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The Rhomboideus muscle

Posted by RodandDenise on June 14, 2012

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 2012_June_14_1_rhomboids_1.jpgAlso called the rhomboids, this muscle is the next in the line of muscles I am talking about that attach the front leg of the horse to its body.  Unlike the previous muscles we have talked about, this one doesn't lie over the shoulder blade, or even under the saddle.  But it is still important.

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The rhomboideus muscle is a deeper muscle, lying underneath the trapezius muscle.  It has two parts.  The cervical (neck) part comes off the nuchal ligament.  It starts as far forward as C2 and goes all the way down to T2.  The thoracic part runs from T2 to T7 and attaches to the dorsal spinous processes via the enlarged section of the supraspinous ligament that overlies them at that section of the spine.  So it ends ahead of the saddle.

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It inserts on the underside of the scapular cartilage - that piece of cartilage that comes off the top of the scapula.  So the cervical part can pull the top of the scapula forward, and both will pull the scapula up and also pull it in towards the body.  Also, when the leg is weight bearing and therefore immobile, this muscle will also act to lift the neck.

So, since it is ahead of the saddle, why am I even talking about it?  Well, because of a theory I have heard that makes sense to me, though whether it is real or not I'm not sure. 

Remember how the scapula slides under the front bar tips as it rotates back when it is unweighted?  That is, if the front bar tips have enough relief built in to allow this to happen?  Well, what would happen if there isn't enough relief there and the shoulder blades have too much contact with the front bar tip, or if the saddle was held too far forward so it was sitting on the shoulder blades?  Wouldn't it make sense that the horse would try to pull his shoulder blade in closer to the body? 

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As you can see in this picture, the scapula isn't vertical.  It follows the rib cage and it is tilted with the top closer to the midline of the horse.  Since the rhomboideus attaches underneath the scapular cartilage, contracting it will act to pull the shoulder blade in.  So if there are problems with the shoulder blade hitting the front of the saddle, the rhomboideus would be one of the muscles the horse uses to avoid the discomfort or pain.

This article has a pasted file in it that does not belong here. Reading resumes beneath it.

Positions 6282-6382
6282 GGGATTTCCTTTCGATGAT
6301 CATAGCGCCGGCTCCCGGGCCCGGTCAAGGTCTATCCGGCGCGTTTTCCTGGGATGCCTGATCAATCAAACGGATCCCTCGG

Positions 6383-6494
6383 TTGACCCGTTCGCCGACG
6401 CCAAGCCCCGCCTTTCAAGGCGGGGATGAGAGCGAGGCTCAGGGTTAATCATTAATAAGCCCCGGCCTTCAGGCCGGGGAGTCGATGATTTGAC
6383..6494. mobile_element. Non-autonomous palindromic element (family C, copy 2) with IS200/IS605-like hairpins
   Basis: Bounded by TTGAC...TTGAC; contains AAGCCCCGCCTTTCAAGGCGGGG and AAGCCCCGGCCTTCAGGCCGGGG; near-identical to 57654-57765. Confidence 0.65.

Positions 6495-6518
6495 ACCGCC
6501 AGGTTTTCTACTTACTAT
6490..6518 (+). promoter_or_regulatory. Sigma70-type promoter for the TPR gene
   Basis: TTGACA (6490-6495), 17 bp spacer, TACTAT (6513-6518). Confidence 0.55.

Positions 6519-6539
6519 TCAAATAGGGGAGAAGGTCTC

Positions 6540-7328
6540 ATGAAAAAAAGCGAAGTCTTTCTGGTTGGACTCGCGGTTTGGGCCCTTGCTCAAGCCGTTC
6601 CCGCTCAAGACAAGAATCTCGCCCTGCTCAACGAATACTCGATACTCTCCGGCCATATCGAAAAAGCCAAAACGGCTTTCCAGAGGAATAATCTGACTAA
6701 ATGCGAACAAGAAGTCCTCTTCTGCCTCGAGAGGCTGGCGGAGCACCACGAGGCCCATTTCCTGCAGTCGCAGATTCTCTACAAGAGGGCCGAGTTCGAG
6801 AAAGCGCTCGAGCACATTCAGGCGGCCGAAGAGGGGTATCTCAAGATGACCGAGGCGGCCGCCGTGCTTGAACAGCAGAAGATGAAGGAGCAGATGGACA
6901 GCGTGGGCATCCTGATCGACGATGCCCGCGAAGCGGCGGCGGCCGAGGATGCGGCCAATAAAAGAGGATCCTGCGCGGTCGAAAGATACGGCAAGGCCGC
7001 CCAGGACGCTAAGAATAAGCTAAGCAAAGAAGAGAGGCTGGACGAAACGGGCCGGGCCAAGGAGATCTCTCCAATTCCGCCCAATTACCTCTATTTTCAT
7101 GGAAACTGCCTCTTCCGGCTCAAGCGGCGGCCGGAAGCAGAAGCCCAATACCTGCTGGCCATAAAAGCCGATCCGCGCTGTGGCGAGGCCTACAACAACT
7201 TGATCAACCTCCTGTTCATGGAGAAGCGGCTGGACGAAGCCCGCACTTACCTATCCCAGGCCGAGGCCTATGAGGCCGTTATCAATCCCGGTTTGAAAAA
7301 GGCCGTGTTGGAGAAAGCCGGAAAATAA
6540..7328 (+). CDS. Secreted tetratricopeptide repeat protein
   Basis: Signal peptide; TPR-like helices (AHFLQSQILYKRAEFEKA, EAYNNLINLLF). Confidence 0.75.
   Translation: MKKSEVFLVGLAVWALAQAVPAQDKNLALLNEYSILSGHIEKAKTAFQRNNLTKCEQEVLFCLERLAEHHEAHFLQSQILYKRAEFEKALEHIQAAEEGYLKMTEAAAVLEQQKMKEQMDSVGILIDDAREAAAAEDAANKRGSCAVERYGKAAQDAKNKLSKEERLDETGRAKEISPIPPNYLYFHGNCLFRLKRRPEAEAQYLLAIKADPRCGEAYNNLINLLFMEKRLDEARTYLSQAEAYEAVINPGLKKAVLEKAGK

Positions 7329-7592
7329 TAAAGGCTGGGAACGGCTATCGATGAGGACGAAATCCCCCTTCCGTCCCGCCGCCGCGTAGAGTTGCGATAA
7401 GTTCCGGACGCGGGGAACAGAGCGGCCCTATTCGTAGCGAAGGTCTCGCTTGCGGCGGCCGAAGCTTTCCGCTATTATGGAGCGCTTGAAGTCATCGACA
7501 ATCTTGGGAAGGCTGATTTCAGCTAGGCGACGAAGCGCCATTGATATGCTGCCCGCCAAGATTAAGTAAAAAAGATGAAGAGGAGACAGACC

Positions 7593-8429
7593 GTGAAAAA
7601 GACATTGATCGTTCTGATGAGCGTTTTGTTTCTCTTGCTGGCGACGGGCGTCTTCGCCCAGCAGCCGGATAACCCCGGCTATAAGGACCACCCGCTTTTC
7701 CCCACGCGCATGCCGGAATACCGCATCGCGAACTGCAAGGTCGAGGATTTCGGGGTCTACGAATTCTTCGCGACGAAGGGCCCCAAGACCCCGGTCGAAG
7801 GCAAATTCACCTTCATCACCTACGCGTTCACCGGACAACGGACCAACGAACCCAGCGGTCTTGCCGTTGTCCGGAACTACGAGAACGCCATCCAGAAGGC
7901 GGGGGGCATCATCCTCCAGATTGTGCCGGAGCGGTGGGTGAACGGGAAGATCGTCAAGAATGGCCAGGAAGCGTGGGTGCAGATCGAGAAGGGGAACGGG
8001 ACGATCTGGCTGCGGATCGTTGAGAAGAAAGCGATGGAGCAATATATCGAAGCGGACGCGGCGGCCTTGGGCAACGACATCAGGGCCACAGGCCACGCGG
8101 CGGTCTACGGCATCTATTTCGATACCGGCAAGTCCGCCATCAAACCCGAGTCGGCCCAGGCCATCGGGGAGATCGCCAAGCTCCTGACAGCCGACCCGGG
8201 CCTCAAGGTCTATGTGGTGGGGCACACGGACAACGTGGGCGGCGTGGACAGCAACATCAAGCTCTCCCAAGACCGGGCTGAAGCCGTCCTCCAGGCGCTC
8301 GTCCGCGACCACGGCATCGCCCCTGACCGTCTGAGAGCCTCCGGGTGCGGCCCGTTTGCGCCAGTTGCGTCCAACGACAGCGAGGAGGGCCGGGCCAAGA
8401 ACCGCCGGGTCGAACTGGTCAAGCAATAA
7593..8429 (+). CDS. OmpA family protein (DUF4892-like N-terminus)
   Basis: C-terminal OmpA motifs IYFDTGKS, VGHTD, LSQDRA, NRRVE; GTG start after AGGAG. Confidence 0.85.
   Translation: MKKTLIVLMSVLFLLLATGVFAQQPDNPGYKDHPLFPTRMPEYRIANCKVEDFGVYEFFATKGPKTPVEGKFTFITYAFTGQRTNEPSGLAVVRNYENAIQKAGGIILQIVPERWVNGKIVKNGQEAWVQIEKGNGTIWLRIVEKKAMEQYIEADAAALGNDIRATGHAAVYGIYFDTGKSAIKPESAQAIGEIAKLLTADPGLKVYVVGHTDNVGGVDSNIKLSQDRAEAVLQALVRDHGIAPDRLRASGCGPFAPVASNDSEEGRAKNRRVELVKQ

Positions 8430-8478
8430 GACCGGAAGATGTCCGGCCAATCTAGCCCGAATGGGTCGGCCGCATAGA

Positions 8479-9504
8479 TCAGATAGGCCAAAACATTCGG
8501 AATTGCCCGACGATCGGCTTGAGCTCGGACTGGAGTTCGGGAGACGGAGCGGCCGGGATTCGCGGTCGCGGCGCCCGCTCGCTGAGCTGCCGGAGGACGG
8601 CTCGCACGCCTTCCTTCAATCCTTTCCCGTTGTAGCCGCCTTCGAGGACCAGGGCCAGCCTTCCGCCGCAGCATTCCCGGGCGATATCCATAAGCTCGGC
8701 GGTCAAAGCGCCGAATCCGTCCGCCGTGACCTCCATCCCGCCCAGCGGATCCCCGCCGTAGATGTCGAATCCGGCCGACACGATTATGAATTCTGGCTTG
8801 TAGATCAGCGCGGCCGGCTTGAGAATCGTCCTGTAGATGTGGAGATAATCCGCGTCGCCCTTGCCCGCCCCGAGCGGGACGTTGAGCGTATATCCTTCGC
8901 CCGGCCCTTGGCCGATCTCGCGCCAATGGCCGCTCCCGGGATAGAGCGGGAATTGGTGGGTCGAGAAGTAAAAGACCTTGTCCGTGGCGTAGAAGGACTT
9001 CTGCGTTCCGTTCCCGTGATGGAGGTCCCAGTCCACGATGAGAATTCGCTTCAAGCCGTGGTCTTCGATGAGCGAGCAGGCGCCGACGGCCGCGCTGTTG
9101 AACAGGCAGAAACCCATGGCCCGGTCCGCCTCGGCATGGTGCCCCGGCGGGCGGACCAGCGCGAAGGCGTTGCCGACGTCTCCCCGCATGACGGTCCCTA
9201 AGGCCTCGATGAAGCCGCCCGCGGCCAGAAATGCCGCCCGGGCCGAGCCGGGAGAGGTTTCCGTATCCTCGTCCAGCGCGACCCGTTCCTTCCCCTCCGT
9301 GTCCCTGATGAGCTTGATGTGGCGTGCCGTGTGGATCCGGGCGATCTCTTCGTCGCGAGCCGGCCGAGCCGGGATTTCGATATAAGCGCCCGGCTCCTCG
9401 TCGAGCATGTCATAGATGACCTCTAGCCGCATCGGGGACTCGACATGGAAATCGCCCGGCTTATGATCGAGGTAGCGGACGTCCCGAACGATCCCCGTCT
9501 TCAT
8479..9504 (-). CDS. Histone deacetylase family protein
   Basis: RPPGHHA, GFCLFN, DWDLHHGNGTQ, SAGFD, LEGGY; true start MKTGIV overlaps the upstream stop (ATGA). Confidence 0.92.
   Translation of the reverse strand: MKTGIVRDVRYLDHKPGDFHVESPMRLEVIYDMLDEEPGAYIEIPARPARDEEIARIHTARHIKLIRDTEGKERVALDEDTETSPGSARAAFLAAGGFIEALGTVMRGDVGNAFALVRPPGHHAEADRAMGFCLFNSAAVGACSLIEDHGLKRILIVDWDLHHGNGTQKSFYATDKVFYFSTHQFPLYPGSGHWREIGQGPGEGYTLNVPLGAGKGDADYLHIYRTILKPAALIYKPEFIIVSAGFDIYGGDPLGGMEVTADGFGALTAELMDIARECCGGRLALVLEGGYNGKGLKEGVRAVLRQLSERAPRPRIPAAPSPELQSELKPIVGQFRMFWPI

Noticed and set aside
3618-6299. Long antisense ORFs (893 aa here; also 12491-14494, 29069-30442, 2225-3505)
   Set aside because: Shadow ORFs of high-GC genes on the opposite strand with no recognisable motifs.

What happens when you use a muscle a lot?  It gets bigger!  What would happen if you increase the size of the rhomboideus underneath the scapular cartilage?  It would shove the scapula out to be more vertical since it would take up more room between it and the spine. 

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Think about pictures you have seen of damaged horses.  The trapezius and latissimus dorsi behind the scapula are atrophied due to long term excess pressure.  And the shoulder blades stick out a lot from the horse.  Is this sticking out just because the muscle behind them is gone?  Or is it because the top of the shoulder blade is held out from the horse more too because the muscles underneath it have hypertrophied (enlarged) due to long term use trying to move the shoulder blade in towards the body?  I don't know the answer for sure, but it is an interesting question, isn't it?  If this is true, it makes it even harder to fit these horses, and all the more important to prevent the damage in the first place by having well designed saddles, and allowing them to be in the correct position.

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Another area, not related to saddles but still important, is how this muscle is affected by the use of a tie down.  (Disclaimer - I just snaffled this picture off the net and I have no knowledge of the horse other than that it is wearing a tie down.)  Since the cervical rhomboid acts to elevate the neck when the leg is weighted, it is one the horse uses a lot if it is trying to lift its head against the constraints of a tie down.  So a lot of arena rope horses that are consistently used in a tie down will have a very enlarged cervical rhomboideus - an extra thick roll of muscle at the top of the neck - but some of the other neck muscles won't be well developed.  Just something else I have heard.

But there are still more muscles to talk about...

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